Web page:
Not Telling You Who To Be Attracted To

I recently participated in a discussion on Facebook about the word “sapiosexual” and how it is ableist, among other problems. While many responses were good, several people objected, claiming that we were telling them who they should be attracted to or who they should sleep with. I’ve seen this with many other discussions about people’s attractions related to race, weight, and other traits as well. Someone usually comes into those discussions and says “I can’t help who I’m attracted to! I can’t just decide to be attracted to someone!”

I think what isn’t clear to some people is that we’re not asking people to be attracted to people they’re not attracted to. Rather, when someone’s preferences are in line with some axis of oppression, it’s worth examining how society has lead us to those preferences. It is absolutely not true that our desires exist in a vacuum – they’re a product of our culture, and our biases.

In other words, if you find you are only attracted to white people, it would be a good idea to examine your feelings about race. If you find you are only attracted to thin people, you may have underlying negative feelings about fat people. If you only are attracted to people you deem to be “smart enough” it’s likely you need to think hard about your ideas about intelligence. If you defend these preferences aggressively when someone points out you may be coming from a place of prejudice, then you especially need to examine your biases – they’re showing.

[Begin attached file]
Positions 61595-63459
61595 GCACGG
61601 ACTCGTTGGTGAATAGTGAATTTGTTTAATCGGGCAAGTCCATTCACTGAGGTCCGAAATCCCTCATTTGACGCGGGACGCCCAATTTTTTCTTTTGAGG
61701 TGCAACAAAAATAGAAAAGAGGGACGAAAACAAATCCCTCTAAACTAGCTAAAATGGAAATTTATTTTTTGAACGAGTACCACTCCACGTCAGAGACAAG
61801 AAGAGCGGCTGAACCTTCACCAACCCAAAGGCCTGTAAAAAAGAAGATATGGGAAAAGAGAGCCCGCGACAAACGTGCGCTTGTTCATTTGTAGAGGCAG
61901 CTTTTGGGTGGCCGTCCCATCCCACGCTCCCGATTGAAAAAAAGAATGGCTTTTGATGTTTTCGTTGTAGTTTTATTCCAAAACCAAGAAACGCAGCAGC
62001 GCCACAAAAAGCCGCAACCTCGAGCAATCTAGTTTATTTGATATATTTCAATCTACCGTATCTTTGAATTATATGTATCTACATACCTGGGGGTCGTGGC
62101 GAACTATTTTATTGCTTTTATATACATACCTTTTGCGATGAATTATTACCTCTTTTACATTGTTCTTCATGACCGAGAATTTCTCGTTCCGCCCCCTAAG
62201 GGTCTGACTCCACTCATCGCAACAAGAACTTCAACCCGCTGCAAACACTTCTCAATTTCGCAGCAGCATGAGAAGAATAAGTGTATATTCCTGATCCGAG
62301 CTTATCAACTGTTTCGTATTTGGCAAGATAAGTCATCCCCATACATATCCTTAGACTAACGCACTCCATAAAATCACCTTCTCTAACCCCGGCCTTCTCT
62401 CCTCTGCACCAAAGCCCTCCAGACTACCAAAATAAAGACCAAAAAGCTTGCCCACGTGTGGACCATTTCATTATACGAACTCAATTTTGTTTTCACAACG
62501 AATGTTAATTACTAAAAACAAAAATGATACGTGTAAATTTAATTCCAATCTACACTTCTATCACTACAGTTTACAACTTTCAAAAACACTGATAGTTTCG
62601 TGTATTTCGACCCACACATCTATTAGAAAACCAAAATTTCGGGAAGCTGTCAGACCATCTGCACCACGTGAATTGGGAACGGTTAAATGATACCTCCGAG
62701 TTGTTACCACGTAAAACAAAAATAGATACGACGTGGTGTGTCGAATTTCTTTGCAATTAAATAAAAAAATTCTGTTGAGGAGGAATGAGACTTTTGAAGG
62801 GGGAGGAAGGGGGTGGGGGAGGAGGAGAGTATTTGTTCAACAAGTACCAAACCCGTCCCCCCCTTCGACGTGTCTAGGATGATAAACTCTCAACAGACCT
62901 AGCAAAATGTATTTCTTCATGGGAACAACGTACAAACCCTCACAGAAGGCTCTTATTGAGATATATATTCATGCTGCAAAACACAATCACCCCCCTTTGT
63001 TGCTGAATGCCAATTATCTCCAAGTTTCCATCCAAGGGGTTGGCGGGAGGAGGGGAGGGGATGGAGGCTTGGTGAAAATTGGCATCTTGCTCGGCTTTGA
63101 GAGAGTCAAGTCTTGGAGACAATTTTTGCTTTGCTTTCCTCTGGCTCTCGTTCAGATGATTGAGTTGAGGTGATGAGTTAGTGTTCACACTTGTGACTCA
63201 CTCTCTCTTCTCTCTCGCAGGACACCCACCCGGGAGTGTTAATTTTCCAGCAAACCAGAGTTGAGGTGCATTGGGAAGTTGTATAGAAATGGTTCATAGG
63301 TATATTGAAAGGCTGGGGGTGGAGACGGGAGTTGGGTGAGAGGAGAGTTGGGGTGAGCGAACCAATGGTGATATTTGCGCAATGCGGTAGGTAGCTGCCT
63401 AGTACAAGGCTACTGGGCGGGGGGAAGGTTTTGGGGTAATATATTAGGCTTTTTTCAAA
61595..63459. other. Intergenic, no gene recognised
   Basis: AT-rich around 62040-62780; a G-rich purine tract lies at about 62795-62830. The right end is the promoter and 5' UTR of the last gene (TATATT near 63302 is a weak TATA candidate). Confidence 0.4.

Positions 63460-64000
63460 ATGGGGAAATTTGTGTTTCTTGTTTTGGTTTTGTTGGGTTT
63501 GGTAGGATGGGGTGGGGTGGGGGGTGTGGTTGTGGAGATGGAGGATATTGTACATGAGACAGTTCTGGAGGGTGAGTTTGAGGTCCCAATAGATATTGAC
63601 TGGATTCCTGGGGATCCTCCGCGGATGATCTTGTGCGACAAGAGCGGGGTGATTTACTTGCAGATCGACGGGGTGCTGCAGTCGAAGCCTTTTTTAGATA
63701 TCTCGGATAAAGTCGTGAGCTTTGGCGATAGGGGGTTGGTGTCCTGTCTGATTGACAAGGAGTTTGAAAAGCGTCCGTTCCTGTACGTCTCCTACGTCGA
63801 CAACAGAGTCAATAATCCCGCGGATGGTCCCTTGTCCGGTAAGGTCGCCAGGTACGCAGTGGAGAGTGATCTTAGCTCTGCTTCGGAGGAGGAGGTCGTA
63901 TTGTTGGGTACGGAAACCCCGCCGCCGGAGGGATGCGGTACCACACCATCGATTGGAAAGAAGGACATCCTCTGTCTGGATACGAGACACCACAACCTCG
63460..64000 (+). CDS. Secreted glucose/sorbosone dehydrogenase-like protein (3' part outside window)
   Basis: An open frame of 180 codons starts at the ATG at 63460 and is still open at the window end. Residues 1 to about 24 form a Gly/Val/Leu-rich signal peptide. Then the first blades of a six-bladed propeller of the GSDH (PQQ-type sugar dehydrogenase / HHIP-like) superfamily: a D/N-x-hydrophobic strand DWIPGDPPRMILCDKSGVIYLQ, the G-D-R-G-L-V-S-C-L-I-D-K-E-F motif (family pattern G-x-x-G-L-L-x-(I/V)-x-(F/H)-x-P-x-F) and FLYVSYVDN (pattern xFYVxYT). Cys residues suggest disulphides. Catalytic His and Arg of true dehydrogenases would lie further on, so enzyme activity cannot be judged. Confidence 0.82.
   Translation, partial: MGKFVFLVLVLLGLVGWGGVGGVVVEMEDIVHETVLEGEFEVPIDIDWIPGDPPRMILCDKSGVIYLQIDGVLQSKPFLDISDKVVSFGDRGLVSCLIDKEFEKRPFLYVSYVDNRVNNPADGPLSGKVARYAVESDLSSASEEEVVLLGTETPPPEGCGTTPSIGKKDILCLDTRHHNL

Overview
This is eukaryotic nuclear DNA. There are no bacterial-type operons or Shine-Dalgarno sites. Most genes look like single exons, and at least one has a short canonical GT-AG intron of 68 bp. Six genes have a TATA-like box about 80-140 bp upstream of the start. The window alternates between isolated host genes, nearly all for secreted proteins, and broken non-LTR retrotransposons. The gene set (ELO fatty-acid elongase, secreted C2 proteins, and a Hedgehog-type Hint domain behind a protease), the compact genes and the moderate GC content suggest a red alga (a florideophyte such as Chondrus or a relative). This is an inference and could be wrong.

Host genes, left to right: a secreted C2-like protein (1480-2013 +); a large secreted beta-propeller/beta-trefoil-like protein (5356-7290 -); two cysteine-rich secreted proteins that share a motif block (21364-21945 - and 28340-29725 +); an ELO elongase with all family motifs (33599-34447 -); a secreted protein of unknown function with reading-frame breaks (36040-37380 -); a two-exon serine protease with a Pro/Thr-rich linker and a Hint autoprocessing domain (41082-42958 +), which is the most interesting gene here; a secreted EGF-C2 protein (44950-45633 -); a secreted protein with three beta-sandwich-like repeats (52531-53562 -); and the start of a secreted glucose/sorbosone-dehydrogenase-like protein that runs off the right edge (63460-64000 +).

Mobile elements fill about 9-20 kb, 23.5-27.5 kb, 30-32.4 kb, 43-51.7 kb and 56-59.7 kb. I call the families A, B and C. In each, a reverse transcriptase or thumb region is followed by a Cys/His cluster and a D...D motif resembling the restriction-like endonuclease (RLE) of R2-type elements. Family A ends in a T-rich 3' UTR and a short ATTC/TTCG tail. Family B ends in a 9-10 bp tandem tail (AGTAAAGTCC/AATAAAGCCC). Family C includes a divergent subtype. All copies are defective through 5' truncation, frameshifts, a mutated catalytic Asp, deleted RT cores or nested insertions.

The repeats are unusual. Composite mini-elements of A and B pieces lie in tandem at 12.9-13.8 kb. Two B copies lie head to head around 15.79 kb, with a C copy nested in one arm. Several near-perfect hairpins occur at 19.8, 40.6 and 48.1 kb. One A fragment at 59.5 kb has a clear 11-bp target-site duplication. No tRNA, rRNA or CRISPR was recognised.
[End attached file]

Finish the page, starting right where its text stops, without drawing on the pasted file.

In fact, there is evidence that prejudice corresponds with sexual attraction in these cases. Last year an Australian study found “Sexual racism, therefore, is closely associated with generic racist attitudes, which challenges the idea of racial attraction as solely a matter of personal preference.” Body size preferences also seem to be influenced by culture, according to this study which found “The universality of an ideal [waist-to-height ratio] is thus challenged, and historical changes in western societies could have caused these variations in men’s preferences.” In other words, our culture and the biases of that culture influence our sexual preferences.